Novell vs BBS - Anti-Piracy Review at the End of the 20th Century
In the comments to the last article on the BBS topic , the idea was made that it would be nice to find out who all these people are and how it ended. We have this opportunity thanks to historical Novell press releases.
In the mid-90s, two companies, Novell and Microsoft, were the main fighters against piracy, which then existed as a BBS network - files were transmitted by modems over telephone lines. In total, there were hundreds, perhaps thousands, of such nodes in the USA, which were used by several thousand people. You can read about how the system worked in the history of the scene . In fact, it turned out that a rather closed group of people united by a common interest bought each program that came out, one copy “for everyone,” then removed the protection so that everyone could make a copy for themselves.
From the four press releases of 1995-1997, we can trace how the fight against pirates took place, what amounts of damage were presented, what punishments threatened BBS operators, and what statements the representatives of these companies made.
In the already mentioned story , two BBSs were almost closed at the same time in 1995. The operator of the first of them had a good lawyer, so the trial lasted 2 years:
1. Novell and Microsoft announce the case they won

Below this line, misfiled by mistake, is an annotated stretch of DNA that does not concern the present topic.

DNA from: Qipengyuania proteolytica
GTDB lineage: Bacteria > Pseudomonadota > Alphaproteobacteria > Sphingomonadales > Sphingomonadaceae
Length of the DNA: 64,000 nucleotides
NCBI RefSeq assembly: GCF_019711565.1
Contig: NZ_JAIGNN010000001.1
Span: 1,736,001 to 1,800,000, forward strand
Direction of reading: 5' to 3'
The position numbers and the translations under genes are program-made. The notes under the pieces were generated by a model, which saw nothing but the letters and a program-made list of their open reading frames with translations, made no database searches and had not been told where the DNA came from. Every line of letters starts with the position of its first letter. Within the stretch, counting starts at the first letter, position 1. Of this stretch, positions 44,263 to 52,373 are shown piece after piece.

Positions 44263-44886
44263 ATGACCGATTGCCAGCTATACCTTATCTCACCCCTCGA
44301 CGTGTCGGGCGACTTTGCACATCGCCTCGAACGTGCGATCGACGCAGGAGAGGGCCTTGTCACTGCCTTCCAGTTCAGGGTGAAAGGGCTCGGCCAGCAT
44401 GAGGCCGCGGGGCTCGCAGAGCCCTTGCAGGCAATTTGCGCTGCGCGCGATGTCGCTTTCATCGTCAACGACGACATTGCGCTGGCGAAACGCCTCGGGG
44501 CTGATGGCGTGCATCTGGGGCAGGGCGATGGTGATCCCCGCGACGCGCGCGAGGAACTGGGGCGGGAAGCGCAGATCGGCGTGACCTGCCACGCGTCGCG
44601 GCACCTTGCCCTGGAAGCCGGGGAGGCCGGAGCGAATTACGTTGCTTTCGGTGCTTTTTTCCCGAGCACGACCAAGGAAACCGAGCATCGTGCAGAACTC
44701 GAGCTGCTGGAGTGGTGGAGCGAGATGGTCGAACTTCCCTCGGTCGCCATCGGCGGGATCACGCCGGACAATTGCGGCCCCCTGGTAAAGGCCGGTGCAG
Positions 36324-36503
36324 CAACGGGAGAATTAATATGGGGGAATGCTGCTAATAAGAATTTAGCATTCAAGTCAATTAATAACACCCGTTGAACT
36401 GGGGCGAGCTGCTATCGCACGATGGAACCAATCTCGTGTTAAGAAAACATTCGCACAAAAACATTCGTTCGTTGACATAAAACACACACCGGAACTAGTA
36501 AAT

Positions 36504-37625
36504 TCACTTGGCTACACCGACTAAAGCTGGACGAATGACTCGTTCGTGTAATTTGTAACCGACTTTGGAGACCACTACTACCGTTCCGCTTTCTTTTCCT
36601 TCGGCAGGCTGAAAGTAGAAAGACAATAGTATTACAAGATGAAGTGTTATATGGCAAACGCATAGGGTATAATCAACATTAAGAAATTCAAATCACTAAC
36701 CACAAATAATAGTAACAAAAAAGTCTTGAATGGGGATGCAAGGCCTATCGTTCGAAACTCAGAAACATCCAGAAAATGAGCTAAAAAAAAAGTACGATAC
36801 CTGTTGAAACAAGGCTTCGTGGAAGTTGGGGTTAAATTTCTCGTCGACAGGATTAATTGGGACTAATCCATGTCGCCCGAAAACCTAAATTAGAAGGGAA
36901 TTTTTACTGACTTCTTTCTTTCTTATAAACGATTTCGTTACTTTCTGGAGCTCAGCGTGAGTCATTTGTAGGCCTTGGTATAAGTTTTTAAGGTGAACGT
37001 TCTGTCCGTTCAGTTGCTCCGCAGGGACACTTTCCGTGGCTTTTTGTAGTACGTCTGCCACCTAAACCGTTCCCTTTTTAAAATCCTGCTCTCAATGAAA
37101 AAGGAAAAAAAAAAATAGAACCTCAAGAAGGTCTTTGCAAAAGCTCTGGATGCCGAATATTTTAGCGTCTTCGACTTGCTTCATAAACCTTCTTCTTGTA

The Final Frontier is one of the largest BBS of the time through which all pirated releases from the stage were distributed. They were partners of the NTA (Nokturnal Trading Alliance) and RISC (Rise in Superior Couriering) groups, which in turn collaborated with all the major release groups.
The court ruled that the sysop (system operator) should recover damages in the amount of $ 73,000; all computer equipment was also confiscated from him. The decision said:
The situation is such that any amount would be for the defendant the equivalent of an economic death sentence ... if the defendant's financial situation was better, or if violations were committed for the benefit, the amount would be greater
The representative of Novell (Harrison Colter) liked the judge’s words “economic death sentence”, which he repeated in his statement, threatening that such a fate awaits anyone who will engage in such illegal activities.
“Computer piracy is causing enormous damage to our companies, and ultimately to the entire industry and its customers,” said Jim Lowe, a Microsoft spokesman, “neither we nor Novell will tolerate illegal downloading of our products from BBS.” Novell opened the hotline 1-800-PIRATES (800-747-2837) for reporting pirated BBS, as well as the mailbox firstname.lastname@example.org.
2. The operator will refund $ 200,000
The second participant in the story was less fortunate. As a result of the raid, all equipment was also confiscated. BBS's operator, Pierre Barkett, agreed to a pre-trial settlement: damages of $ 200,000.
In this press release, Novell tells readers what these BBSs are.
An investigation, launched back in May 1995, revealed that the Pits BBS had been offering their users access to illegal copies of software for several years, including Novell's PerfectOffice. Barkett said he knew about Novell's aggressive policy on pirated BBS, but he did not know that PerfectOffice was their product.